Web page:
Adobe intros Liquid Mode, an AI tool that automatically reformats PDFs for small screens

Adobe's new Liquid Mode tool can understand the structure of PDFs and automatically reformat text, images and tables for consumption on small screens.

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Adobe on Wednesday introduced a new AI-based feature for PDFs that's meant to make reading the digital documents easier on smartphones. Using its AI framework Sensei, Adobe's new Liquid Mode tool can understand the structure of PDFs and automatically reformat text, images and tables for consumption on small screens.

Adobe said Liquid Mode is the first step in its multi-year vision to fundamentally change the way people interact with digital documents. According to Adobe, Liquid Mode uses AI and machine learning to identify key components of a PDF -- like headings, paragraphs, images, lists and tables -- and then reformats those parts from static to dynamic based on the hierarchy and ordering.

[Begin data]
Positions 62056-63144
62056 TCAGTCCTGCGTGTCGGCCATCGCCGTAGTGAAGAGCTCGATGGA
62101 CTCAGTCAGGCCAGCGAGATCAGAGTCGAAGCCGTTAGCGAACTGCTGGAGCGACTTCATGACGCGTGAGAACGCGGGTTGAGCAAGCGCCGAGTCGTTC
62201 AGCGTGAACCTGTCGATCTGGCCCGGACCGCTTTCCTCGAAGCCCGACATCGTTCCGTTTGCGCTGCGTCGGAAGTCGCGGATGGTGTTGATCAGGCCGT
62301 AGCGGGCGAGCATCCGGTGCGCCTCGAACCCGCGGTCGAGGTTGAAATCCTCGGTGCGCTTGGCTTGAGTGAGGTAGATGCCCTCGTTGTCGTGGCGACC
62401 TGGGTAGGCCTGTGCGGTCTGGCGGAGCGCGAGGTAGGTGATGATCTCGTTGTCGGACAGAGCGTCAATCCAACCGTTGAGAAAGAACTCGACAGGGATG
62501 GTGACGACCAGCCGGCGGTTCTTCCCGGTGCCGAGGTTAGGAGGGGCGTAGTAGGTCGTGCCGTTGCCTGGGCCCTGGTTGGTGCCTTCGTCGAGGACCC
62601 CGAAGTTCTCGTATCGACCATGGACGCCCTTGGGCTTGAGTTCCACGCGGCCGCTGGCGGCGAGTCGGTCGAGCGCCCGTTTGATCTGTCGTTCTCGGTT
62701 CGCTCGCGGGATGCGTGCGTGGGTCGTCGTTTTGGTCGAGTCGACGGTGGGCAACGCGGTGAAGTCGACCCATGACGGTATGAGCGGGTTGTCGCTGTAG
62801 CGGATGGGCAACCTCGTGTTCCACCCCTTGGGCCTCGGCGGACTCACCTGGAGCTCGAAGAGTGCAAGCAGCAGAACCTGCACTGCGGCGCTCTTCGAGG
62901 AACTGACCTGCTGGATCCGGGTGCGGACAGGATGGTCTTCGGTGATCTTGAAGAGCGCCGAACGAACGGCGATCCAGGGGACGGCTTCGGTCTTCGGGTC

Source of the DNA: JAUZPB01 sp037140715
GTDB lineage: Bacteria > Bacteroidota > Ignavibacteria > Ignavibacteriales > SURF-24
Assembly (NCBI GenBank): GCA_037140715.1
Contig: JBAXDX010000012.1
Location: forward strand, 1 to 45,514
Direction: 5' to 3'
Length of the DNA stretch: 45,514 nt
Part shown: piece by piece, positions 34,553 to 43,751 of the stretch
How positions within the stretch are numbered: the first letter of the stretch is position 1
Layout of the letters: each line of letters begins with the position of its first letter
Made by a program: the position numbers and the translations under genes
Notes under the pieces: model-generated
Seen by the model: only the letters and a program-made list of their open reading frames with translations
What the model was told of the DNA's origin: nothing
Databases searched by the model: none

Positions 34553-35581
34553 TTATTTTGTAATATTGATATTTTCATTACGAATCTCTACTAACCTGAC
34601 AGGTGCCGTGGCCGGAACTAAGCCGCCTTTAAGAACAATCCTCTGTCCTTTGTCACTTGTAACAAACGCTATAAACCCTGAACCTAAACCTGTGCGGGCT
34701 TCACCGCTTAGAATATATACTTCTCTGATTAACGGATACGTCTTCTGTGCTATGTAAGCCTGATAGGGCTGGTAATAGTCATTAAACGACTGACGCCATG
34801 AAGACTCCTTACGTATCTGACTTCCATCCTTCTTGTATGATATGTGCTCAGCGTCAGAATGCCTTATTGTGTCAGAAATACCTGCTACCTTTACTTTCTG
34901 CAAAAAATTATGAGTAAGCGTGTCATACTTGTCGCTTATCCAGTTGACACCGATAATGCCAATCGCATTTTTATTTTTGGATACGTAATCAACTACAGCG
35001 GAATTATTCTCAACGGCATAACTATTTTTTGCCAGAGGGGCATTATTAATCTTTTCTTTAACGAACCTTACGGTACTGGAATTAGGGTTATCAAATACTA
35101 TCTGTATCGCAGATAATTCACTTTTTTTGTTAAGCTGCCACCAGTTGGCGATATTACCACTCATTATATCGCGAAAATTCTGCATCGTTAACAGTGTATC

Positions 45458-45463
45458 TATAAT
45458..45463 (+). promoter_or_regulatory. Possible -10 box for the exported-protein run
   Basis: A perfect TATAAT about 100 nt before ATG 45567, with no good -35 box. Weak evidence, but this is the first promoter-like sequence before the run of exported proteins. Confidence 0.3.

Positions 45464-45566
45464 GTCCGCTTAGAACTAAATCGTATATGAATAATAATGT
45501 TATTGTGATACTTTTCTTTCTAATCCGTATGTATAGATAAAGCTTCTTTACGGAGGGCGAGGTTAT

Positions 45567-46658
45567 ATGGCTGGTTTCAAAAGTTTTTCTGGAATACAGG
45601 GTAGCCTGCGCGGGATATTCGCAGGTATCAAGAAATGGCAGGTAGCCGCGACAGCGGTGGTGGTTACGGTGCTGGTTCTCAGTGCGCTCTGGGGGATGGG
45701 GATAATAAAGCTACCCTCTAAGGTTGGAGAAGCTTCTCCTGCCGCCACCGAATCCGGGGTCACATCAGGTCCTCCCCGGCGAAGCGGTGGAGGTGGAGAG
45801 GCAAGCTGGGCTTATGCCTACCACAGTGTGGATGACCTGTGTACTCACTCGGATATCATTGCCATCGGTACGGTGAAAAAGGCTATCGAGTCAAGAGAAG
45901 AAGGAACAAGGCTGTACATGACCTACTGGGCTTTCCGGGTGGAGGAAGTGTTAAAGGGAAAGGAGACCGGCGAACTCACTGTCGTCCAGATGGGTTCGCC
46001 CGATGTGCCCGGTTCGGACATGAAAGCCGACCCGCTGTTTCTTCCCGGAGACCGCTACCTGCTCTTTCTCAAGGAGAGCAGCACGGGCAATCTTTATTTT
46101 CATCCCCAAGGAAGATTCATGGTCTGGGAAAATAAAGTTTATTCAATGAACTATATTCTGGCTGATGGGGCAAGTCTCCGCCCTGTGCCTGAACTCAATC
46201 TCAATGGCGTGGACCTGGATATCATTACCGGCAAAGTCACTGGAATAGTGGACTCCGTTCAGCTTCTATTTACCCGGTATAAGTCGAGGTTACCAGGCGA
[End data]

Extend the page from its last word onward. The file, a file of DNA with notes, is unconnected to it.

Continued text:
Liquid Mode simultaneously creates an outline, collapsible and expandable sections, and searchable text. Users can also tailor font size and spacing between words, characters, and lines. Words are resizable, images are tappable and expandable, and tables are responsive. 

"Giving people tools to view and extract content from PDFs, without changing the PDF itself, will help everyone gain more insight and power from the trillions of PDFs housed in enterprise storage systems, PCs, mobile devices, and on the web," Adobe said in a blog post.

"Delivering exceptional digital experiences is our mission, and we've been working in service of our customers to do just that for more than three decades. From the introduction of PDF in the early 1990's, to unleashing it as an open standard in 2008, to the debut of Liquid Mode today, we continue to define how the world works with digital documents, both personally and professionally." 

Liquid Mode will debut first in the free Adobe Acrobat Reader mobile app for iOS and Android, including Google Play Store-compatible Chromebooks, and then eventually on desktops and browsers.